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Rocket mass heater foundation

 
Posts: 45
Location: Corinth, KY
forest garden fungi homestead
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Another question about RMH. I have a concrete slab that I will be building on for my RMH. The concrete has not been sealed. Do I need to seal the floor before I install the RMH? As a cob builder I avoid concrete because concrete wicks moisture but won’t be able to seal my floor until later this month and I would like to install the heater before it gets too cold. Thanks in advance!
 
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Posts: 2398
Location: latitude 47 N.W. montana zone 6A
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Hi Diane;  The important question) is  the floor insulated from the ground ? Under your rmh there will be no extra moisture for the concrete to steal.

So, in answer to your question. No, the floor does not need sealing.

On to my question , is this concrete insulated ? If your answer is no ... then you will want / need  4" of insulated cob under your core and mass.The concrete will soak up your heat and transfer it directly into the ground.  You can't run your stove long enough to heat the earth ....
 
If the answer is yes, it is insulated well... then your golden ! Build away!

 
Diane Maldonado
Posts: 45
Location: Corinth, KY
forest garden fungi homestead
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Sorry, this reply is late, I've been hibernating all winter and now back at building my RMH. My foundation is 6 or 8" thick. The floor is not insulated only sealed with a sealant for concrete.

Right now the concrete slab is uneven and I plan to level it out with 2" of clay stabilized perlite that will be under the heater core. I plan to use brick around the perimeter of the bench which will be cob but unsure what to put between the slab and concrete. Someone mentioned tar paper to lay down on top of the slab and then start layering the cob for the bench. But I've also seen just broken up pieces of clay bricks (the ones with two hole in them) and I've also seen just some regular gravel as the bottom layer.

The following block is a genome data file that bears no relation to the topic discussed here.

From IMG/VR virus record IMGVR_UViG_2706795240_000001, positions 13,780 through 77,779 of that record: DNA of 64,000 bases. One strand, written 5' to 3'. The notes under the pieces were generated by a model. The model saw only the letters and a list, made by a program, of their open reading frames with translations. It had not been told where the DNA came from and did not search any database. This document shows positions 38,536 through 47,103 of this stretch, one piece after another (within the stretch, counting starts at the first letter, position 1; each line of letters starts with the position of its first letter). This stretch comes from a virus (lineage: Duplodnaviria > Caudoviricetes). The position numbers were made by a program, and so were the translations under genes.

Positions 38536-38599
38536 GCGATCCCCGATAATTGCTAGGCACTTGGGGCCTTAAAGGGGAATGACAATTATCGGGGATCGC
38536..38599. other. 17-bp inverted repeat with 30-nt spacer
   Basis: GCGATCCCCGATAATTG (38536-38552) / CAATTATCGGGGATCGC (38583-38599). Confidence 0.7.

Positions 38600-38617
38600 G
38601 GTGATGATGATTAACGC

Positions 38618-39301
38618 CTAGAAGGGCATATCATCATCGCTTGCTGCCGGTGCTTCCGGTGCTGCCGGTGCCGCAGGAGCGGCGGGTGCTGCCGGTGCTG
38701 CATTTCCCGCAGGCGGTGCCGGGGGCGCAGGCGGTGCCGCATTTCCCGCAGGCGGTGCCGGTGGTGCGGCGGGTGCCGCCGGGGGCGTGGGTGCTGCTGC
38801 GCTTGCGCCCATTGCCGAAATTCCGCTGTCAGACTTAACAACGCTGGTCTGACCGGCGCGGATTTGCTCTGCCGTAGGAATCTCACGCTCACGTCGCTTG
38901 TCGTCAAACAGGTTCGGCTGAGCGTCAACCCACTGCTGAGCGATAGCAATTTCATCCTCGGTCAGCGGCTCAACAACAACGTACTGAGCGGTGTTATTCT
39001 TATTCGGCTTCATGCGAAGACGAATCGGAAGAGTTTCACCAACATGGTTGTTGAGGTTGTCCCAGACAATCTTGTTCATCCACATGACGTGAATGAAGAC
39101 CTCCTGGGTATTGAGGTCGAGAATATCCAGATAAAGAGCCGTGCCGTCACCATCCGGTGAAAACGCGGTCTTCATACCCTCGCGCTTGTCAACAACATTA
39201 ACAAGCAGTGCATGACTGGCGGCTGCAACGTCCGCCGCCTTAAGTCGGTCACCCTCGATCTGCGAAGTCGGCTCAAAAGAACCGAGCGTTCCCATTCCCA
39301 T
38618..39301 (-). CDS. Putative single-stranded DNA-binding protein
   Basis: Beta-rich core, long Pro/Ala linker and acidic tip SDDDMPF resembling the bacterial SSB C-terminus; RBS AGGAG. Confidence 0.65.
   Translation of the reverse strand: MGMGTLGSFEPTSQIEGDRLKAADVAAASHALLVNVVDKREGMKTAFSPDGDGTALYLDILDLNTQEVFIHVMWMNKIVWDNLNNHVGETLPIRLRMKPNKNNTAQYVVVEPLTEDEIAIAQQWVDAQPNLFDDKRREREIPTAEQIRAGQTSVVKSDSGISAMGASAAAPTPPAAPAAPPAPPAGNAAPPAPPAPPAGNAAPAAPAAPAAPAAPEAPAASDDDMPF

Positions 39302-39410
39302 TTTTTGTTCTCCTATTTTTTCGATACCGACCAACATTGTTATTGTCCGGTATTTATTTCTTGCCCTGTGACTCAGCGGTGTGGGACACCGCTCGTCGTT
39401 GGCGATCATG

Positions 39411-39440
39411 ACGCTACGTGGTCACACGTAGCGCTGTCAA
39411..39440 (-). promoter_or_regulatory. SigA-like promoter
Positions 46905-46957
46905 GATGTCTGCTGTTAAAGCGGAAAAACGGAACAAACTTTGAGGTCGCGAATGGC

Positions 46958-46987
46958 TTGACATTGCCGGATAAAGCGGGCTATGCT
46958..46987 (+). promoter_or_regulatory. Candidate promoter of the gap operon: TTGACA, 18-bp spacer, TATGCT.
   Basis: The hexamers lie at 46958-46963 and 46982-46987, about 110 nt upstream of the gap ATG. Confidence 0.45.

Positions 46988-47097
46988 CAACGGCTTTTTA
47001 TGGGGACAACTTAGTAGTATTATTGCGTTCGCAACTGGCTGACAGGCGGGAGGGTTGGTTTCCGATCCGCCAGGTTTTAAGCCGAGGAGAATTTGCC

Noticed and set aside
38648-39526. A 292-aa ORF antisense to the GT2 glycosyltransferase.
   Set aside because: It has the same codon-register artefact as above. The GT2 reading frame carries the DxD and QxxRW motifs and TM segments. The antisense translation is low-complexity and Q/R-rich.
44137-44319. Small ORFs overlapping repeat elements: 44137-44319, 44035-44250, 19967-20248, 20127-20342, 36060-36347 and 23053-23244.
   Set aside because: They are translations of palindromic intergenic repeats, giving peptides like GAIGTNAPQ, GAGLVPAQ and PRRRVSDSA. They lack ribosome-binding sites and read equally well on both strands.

When you say insulated cob do you mean straw heavy?

The square you see--the rocket mass heater will go in there but those bricks will be laying down instead of on their side. I will level the inside with clay stabilized perlite. The L portion will be the cob bench.
heater.jpg
[Thumbnail for heater.jpg]
 
thomas rubino
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Location: latitude 47 N.W. montana zone 6A
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Hi Diane; Welcome back!     Yes, insulated cob is straw heavy. Be sure to cut your straw into 2-4" pieces.    Rather than 2" I recommend 4"on the floor and  you won't need any thing else.
After you have your insulated cob down . Set your pipes and carefully cover them with cob only (no straw) After that ,rock and cob in layers. The more rock the better.  No air spaces.
 
Diane Maldonado
Posts: 45
Location: Corinth, KY
forest garden fungi homestead
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thomas rubino wrote:Hi Diane; Welcome back!     Yes, insulated cob is straw heavy. Be sure to cut your straw into 2-4" pieces.    Rather than 2" I recommend 4"on the floor and  you won't need any thing else.
After you have your insulated cob down . Set your pipes and carefully cover them with cob only (no straw) After that ,rock and cob in layers. The more rock the better.  No air spaces.




Do mean insulated cob just under the bench where the pipes will go? Or do you suggest putting insulated cob under the heater core instead of the clay stablized perlite?

Just to clarify I don't need to put down broken up rock as the first layer for the bench? I can put down insulated cob? I just found out that my concrete sweats so I'm a little worried that mold will grow under the bench if there is too much moisture from the concrete. I don't need to lift the cob off the concrete?  

Thanks in advance
 
thomas rubino
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Hi Diane;
Definitely use the perlite fire clay, under the core.  
Under the mass. If your seeing moisture, and we know its not insulated underneath. Then you might consider putting 2" of rigid foam  (eps) down first.
Then just an inch of straw cob to bed your pipes on.
No need for rock under your pipes. That heat is going to rise.
After your pipes are  protected by cob , then use as much rock as you can for the mass. It holds heat much better than cob and every one means that much less cob you have to make.

EDIT) I should add you can use concrete board and bricks to raise your mass off the floor. This is more commonly done with a wooden floor but no reason it couldn't be done over a slab.
 
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